Luke Walton has signed up for a job he will hate having soon enough, because that is the natural order of things.
The pull of home, the pull of the Los Angeles Lakers, the pull of running his own shop away from the cruel tyrannies of Steve Kerr, the pull of capacious pots of money . . . it all added up for the first (or it is second) acorn from the Kerr Coaching Tree.
Those are all personal reasons to say yes. There were equally compelling reasons to bide his time, starting with the fact that the Lakers are an utterly dysfunctional mess from roof to floor, and are not likely to repair themselves any time soon.
That means that Walton runs the very real risk of getting a team, getting it halfway back to its feet and then being replaced by the next hot item on the menu. After all, nothing says Short Attention Span Theatre quite like a twitchy owner.
[POOLE: Lakers announce Warriors' Walton as next head coach]
But he knows all this, because he is nobody’s fool, and he did his homework, and he asked lots of questions of lots of people. He kicked those tires and did that diligence, and he cannot say subsequently that he wasn’t properly apprised.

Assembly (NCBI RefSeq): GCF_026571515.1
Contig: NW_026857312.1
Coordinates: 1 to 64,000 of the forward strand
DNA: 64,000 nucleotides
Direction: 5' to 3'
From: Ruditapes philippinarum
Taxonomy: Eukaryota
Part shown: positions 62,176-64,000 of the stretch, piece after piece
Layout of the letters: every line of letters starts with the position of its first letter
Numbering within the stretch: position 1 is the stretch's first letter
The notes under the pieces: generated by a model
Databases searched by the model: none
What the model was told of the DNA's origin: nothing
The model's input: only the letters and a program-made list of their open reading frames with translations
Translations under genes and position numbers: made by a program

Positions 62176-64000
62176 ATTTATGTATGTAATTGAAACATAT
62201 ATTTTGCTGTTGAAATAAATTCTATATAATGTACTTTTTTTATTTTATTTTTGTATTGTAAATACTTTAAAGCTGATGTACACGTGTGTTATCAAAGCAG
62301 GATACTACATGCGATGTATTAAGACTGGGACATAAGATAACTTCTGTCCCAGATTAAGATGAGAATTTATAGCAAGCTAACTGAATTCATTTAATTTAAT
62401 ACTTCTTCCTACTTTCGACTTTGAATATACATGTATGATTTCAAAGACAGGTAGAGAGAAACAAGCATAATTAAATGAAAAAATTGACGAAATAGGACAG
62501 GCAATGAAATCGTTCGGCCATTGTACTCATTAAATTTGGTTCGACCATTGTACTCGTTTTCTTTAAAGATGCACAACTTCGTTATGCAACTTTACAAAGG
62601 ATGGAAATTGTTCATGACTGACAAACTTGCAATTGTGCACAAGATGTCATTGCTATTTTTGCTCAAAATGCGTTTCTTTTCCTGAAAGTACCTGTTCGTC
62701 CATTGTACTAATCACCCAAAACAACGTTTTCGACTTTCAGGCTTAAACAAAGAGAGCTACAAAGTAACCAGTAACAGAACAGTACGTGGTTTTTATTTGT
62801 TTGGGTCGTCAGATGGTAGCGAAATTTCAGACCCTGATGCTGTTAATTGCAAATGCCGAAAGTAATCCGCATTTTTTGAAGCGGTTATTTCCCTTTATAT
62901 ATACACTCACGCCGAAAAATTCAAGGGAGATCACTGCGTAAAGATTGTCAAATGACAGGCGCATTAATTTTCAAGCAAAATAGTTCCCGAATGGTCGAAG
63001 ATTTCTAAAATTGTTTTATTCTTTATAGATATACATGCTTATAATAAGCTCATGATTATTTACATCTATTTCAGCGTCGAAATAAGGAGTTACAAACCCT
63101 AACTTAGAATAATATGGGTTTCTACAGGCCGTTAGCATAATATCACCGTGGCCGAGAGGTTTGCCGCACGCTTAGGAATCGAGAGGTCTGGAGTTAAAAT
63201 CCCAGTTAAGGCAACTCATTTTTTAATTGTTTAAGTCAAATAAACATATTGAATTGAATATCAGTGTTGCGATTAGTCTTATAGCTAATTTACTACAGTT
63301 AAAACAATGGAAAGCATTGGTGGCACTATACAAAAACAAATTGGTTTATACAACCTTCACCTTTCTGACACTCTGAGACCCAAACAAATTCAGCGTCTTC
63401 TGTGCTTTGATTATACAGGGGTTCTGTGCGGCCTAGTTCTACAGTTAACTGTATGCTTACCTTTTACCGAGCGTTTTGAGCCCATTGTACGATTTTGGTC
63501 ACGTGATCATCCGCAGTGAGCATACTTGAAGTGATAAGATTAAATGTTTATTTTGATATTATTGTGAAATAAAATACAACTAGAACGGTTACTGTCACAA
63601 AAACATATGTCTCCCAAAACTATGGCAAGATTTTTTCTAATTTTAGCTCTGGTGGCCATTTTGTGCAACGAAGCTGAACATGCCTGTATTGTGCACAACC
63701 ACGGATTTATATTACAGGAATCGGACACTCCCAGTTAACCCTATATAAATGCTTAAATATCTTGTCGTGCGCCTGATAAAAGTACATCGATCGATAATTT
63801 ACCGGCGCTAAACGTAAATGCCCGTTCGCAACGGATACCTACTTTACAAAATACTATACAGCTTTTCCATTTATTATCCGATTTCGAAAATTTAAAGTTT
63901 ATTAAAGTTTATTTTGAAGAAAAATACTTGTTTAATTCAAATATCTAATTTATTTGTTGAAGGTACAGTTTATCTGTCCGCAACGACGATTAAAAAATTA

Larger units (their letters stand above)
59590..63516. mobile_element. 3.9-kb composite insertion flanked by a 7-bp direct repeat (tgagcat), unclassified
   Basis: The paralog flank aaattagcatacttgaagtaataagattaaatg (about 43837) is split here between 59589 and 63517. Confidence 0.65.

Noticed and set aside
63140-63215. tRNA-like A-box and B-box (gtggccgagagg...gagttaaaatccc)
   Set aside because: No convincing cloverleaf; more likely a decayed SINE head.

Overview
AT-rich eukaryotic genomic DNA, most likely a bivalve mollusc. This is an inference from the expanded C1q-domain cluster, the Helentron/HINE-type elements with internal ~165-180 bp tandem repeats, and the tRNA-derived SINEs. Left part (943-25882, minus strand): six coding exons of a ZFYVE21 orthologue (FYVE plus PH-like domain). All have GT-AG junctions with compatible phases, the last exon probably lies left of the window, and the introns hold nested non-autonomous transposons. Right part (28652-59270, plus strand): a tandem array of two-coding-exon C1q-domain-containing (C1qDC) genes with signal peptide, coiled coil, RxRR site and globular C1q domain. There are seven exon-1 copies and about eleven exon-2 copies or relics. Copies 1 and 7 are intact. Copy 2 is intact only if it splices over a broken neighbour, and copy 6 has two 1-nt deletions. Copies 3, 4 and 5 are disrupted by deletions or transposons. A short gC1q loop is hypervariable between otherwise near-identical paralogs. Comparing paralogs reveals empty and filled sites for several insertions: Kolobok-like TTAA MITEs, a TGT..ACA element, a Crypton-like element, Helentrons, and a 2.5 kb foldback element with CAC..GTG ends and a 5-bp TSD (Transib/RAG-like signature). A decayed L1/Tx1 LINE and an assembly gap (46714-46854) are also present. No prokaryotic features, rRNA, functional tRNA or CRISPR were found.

He leaves the luxury of being part of a much greater whole in Oakland, but so did Alvin Gentry, and so did all the members of the Gregg Popovich coaching tree, and the Phil Jackson coaching tree, and all the other fauna going back to John Kundla in the 1950s. It is in the coach’s DNA to run his own team, to apply what he’s learned and make it better, or get bought out a year before his contract expires trying.
For their part, the Lakers get their first bit of non-Kobe feel-good in about three years. They will sell Walton’s clear blue eyes and steely grin and see what teams fixated on past glories always see – past glories.
But the right-now of the Lakers makes Walton’s choice a difficult one unless he knows this is but the start of his journey and not the destination. It may be tough to think of his former team and town that way, but that’s what you get when you start at the top and find that your career path takes you, well, down from where you were.
Oh well. You take the job that’s open when it opens. That’s the rule, too.